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What Kind Of Speaker Does The House Freedom Caucus Want?

Members of the House Freedom Caucus, approximately 40 conservative Republicans, feel that Speaker John Boehner, R-Ohio, wielded his gavel too forcefully. They want a speaker who will give them a bigger say in how the House runs.
Brendan Smialowski
AFP/Getty Images
Members of the House Freedom Caucus, approximately 40 conservative Republicans, feel that Speaker John Boehner, R-Ohio, wielded his gavel too forcefully. They want a speaker who will give them a bigger say in how the House runs.
Listen: Rep. Mick Mulvaney, R-S.C., talks with NPR's Scott Simon

The fate of House Republicans has been in the hands of about 40 out of 246 members. They are the Freedom Caucus — some of the most conservative members of the House, who largely align with the Tea Party movement.

They've been causing outgoing House Speaker John Boehner headaches since he was elected to that position. The irony being that he became speaker when Republicans took over the House with the Tea Party wave in 2010.

And they are not too keen on Boehner's number two — Rep. Kevin McCarthy, R-Calif., who pulled out of the race for speaker this week.

But would they support Rep. Paul Ryan? The Wisconsin Republican is considered the intellectual leader of Conservatives in the House, and a man with respect from establishment Republicans.

"Don't know yet," is what Freedom Caucus member Rep. Mick Mulvaney, R-S.C., told NPR's Scott Simon in an interview on Saturday. He said they are sticking with Rep. Daniel Webster, R-Fla., who received the endorsement of the Freedom Caucus this week.

But Mulvaney said that Webster doesn't have his support because he's a conservative — insisting that Webster's voting record isn't as conservative as he'd necessarily like. "What he's pushing is a more open and fair system," Mulvaney said.

As Mulvaney explained to NPR, the Freedom Caucus wants a speaker who isn't going to tell them what to do — someone who will give the members more control over what bills get a vote, what amendments get added, and who gets assigned to run committees, which have a key role in advancing legislation.

In fact, Webster led a coup attempt against Boehner earlier this year, and was stripped of his committee assignment shortly thereafter. It's one of the biggest grievances against Boehner from the conservative flank.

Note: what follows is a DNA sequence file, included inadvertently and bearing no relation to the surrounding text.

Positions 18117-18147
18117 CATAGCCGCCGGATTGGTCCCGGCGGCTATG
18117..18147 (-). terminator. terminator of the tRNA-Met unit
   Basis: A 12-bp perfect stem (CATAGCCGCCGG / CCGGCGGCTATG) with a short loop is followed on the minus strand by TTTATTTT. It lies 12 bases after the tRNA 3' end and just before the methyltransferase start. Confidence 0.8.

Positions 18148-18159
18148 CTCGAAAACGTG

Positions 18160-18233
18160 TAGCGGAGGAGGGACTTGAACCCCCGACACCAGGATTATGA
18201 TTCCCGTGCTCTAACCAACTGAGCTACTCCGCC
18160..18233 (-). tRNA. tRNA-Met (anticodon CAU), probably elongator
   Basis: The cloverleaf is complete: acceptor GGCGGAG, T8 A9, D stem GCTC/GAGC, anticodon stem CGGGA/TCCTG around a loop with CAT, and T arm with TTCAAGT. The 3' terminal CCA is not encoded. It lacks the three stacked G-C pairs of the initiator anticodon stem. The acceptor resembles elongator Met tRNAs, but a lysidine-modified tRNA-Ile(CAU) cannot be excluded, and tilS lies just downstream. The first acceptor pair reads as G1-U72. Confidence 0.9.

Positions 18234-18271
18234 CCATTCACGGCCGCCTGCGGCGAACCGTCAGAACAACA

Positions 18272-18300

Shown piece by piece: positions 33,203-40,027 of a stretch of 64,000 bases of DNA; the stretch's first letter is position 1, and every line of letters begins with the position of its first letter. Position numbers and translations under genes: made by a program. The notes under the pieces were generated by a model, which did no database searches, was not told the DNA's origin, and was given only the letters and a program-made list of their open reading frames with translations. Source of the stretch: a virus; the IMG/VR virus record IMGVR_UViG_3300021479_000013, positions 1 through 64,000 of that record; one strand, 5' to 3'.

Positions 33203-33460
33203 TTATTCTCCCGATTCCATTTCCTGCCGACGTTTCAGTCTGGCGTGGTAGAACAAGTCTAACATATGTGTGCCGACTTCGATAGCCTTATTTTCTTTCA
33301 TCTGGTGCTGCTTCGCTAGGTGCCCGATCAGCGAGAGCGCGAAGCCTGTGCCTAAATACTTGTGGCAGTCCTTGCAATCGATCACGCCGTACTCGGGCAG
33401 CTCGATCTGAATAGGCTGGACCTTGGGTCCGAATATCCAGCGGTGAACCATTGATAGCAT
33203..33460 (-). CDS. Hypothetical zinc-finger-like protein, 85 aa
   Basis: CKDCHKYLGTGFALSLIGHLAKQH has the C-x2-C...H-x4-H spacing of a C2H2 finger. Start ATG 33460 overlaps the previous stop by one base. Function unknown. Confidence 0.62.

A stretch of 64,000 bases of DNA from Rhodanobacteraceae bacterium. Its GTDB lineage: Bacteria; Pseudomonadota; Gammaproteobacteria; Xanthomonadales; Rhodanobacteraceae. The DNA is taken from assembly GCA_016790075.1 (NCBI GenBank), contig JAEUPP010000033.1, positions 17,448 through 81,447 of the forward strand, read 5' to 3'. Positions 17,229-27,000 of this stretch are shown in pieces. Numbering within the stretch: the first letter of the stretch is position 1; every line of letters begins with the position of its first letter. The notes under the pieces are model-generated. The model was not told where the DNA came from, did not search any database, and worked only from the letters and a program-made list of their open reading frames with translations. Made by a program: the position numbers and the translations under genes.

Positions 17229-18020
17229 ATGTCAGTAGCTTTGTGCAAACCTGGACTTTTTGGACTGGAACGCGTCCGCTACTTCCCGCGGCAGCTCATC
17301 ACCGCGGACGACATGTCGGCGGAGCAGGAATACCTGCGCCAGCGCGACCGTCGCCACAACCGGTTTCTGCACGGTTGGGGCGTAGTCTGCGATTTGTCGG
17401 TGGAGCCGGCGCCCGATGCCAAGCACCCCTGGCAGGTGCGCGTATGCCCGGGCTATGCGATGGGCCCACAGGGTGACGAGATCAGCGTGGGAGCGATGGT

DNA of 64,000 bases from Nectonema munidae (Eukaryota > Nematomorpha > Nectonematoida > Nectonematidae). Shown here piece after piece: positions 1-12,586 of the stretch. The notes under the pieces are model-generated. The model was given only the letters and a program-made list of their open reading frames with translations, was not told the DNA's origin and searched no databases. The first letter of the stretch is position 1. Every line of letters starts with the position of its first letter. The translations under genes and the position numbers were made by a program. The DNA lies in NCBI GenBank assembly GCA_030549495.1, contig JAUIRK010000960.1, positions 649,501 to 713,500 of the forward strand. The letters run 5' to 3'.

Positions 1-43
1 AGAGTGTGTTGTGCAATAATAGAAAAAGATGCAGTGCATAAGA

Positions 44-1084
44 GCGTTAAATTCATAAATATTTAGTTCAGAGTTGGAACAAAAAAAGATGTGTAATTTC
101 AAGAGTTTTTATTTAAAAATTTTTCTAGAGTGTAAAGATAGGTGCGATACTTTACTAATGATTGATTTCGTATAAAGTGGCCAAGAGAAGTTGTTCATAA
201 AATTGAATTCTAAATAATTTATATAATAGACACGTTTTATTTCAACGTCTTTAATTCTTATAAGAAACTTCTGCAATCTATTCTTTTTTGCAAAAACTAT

But Webster was inspired to challenge Boehner largely because of how he has managed all of the fiscal battles with the White House and the Senate since becoming speaker.

Mulvaney said the Freedom Caucus wants more of a say over strategy when it comes to those fiscal battles. In such a fight under Boehner, he said, "We'd do nothing, and three days before the debt ceiling limit was reached, Mr. Boehner would walk into a room and say, 'Ok, here's what we're doing.'"

Boehner would be working out a deal with the White House, compromising on a principle that conservatives in the House saw as sacred, to avoid a government shutdown or some other fiscal calamity.

If the Freedom Caucus had more power, the chances of a stalemate with the White House leading to something like a shutdown would increase. Public opinion suggests Congressional Republicans receive more of the blame in those instances than the White House, but many conservatives argue it's because President Obama has won the messaging war with their current leadership.

The problem with less centralized control of the House is the exact dynamic that has brought the process of electing a speaker to a halt. The House majority is a group of Republicans who are sharply divided, and can not agree on a path forward for much.

But Mulvaney said the Freedom Caucus is willing to come together with the other 200 or so members of their party in the House on a speaker. "We're more than happy to," he said. "We will end up with a speaker that all of us will support."

Mulvaney insisted that many moderates agree with him on the kind of speaker they want to see in control, and that even moderates don't want to be "a rubber stamp for somebody else's idea."

But whether someone like Paul Ryan would be willing to put a rubber stamp on what members of the Freedom Caucus want the speaker to do remains to be seen.

Copyright 2021 NPR. To see more, visit https://www.npr.org.

Arnie Seipel
Arnie Seipel is the Deputy Washington Editor for NPR. He oversees daily news coverage of politics and the inner workings of the federal government. Prior to this role, he edited politics coverage for seven years, leading NPR's reporting on the 2016, 2018 and 2020 elections. In between campaigns, Seipel edited coverage of Congress and the White House, and he coordinated coverage of major events including State of the Union addresses, Supreme Court confirmations and congressional hearings.